Sonam Wangchuk: Engineer, Innovator, Educator, Indian
This is an updated version of the short film ‘The Monk, The Engineer and The Artificial Glacier’. It has upadates about the work on the pilot project carried out in Jan- Feb 2015, appended to the original film.
Through the Ice Stupa Artificial Glacier Project, Ladakh attempts to solve its water crisis caused by melting glaciers/climate change.
To support this project go to www.icestupa.org
Sonam Wangchuk wins Rolex Award for his Ice Stupa Artificial Glacier project in Ladakh
Educationalist-environmentalist Sonam Wangchuk has won the prestigious Rolex Award 2016 for the Ice Stupa Artificial Glacier project in Phyang village, Ladakh. Among 30 finalists from 10 countries, Wangchuk was chosen for his project that conserves water and battles climate change. The awards were announced on Tuesday.
The Rolex Awards is an international philanthropic programme that supports new and ongoing projects by individuals taking on major challenges to benefit mankind. Wangchuk is one of the 10 innovators from around the world to have won the award in the 40th anniversary year of the programme.
His project, that began nearly two years ago, today greens the trans-Himalayan mountain desert of Ladakh, which is primarily farming land. Many villages in and around the area used to face water shortage during the months of April-May before the commencement of the project. Wangchuk, an engineer-turned-teacher-activist, came up with a solution by making ice stupas, taking on the idiom from the Buddhist environment. These ‘glaciers’ that tower nearly 40 metres, store winter water in the form of ice mountains. As they melt during the summer months, the water feeds farms and allows for people to manage their resources better. Each stupa supposedly stores up to 16,000 cubic litres of water, enough to irrigate 10 hectares of land. “I’m not doing anything revolutionary. It is ninth standard science put to use. We mountain people have to find new ways to work with nature, not against it,” says Wangchuk.
Wangchuk began SECMOL (Students’ Educational and Cultural Movement of Ladakh) in 1988 with a group of young Ladakhis to transform the local educational system. The SECMOL School building won the International Terra Award in July this year for its rammed earth construction. The solar-heated mud building hosts students, who challenge the regular school system. “We wanted to help the life of children thoughtfully,” says Wangchuk.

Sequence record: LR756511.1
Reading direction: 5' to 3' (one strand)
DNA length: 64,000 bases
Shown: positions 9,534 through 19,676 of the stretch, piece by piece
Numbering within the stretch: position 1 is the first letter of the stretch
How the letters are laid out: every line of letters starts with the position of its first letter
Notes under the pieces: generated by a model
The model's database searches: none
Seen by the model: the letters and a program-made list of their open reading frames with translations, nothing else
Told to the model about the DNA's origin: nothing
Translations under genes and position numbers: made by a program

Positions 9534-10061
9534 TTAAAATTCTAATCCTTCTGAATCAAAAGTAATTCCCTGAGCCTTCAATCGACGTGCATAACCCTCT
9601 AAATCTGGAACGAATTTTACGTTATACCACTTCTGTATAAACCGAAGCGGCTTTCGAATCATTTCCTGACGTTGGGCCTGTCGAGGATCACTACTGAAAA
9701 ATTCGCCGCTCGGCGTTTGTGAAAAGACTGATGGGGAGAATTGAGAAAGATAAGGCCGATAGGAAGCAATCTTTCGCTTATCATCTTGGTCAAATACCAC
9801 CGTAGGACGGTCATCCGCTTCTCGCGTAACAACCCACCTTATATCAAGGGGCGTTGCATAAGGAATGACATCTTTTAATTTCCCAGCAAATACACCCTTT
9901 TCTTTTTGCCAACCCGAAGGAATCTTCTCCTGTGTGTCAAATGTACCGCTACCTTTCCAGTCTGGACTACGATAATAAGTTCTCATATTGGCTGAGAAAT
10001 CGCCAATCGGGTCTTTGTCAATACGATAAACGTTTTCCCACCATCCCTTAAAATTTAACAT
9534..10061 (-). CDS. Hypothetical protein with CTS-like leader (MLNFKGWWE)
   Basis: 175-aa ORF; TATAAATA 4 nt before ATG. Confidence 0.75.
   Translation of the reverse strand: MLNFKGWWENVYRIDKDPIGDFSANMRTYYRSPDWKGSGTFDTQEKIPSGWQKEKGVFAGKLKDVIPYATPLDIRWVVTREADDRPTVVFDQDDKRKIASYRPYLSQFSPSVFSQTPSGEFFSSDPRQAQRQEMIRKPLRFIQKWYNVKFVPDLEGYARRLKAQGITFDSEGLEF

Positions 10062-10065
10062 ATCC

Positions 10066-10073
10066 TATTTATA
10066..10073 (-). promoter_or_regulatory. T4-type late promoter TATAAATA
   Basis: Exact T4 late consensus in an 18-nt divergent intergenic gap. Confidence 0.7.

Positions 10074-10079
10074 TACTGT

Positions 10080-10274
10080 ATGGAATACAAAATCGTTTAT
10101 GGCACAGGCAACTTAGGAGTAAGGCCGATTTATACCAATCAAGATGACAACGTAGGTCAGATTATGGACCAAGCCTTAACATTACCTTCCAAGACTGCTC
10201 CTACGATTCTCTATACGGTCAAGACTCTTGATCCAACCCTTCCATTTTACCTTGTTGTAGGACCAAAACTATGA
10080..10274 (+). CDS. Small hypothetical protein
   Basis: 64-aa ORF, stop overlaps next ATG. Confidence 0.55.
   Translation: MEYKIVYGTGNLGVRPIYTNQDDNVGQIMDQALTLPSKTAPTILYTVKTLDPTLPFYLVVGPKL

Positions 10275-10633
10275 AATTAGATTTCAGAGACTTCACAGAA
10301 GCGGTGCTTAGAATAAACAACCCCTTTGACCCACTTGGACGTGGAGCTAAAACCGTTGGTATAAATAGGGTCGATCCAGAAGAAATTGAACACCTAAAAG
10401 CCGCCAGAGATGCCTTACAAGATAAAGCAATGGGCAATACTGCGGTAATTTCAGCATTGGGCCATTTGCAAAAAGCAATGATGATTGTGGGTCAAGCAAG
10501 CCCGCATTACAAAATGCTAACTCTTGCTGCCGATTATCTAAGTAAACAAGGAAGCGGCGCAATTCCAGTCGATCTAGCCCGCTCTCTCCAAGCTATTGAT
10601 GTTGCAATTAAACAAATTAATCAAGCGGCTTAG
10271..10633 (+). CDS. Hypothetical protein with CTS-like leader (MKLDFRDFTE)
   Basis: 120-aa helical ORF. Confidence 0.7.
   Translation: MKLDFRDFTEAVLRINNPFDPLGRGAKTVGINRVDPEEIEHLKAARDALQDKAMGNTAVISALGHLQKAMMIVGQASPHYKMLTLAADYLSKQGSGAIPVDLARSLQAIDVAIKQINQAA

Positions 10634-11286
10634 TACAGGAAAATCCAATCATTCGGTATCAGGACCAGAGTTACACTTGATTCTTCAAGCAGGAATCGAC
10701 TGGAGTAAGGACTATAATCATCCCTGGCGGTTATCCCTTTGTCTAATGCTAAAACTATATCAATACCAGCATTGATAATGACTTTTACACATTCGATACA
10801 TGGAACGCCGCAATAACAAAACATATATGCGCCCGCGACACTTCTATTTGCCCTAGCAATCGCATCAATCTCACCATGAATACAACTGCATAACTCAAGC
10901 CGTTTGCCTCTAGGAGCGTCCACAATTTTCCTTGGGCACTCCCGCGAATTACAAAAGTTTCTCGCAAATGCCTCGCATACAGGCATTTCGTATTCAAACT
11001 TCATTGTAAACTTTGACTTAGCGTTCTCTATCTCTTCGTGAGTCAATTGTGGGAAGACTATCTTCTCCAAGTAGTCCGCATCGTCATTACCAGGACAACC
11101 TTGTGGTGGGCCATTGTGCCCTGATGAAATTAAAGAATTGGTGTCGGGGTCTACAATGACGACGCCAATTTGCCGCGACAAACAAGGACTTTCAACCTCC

The Rolex award will win Wangchuk 100,000 Swiss francs, which he will contribute as seed money towards the establishment of an alternative university in Ladakh, where “youth from different Himalayan and other countries will engage in R&D (research and development) to find solutions to the challenges faced by mountain people, especially in education, culture and environment”.
Apart from Wangchuk, the other four Rolex Laureates are Andrew Bastawrous, an ophthalmologist from the UK whose team’s smartphone-based portable eye examination system is radically changing eye care in sub-Saharan Africa, Kerstin Forsberg from Peru, a biologist protecting giant manta rays by helping fishermen pursue eco-tourism, Vreni Haussermann, who is exploring Chilean Patagonia’s fjords, and Conor Walsh, a robotic suit designer.
Sonam Wangchuk (born on September 1, 1966 at UleyTokpo, near Alchi, in the Trans Himalayan region of Ladakh, India) is an engineer, innovator, and an education reformist. He is the Founding Director of the Students’ Educational and Cultural Movement of Ladakh (SECMOL) which was founded in 1988 by a group of students who had been in his own words, the ‘victims’ of an alien education system foisted on Ladakh. He is known for designing the SECMOL campus that runs completely on solar energy and uses no fossil fuels for cooking, lighting or heating, even in Ladakhi winters when temperatures fall to minus 25C degrees.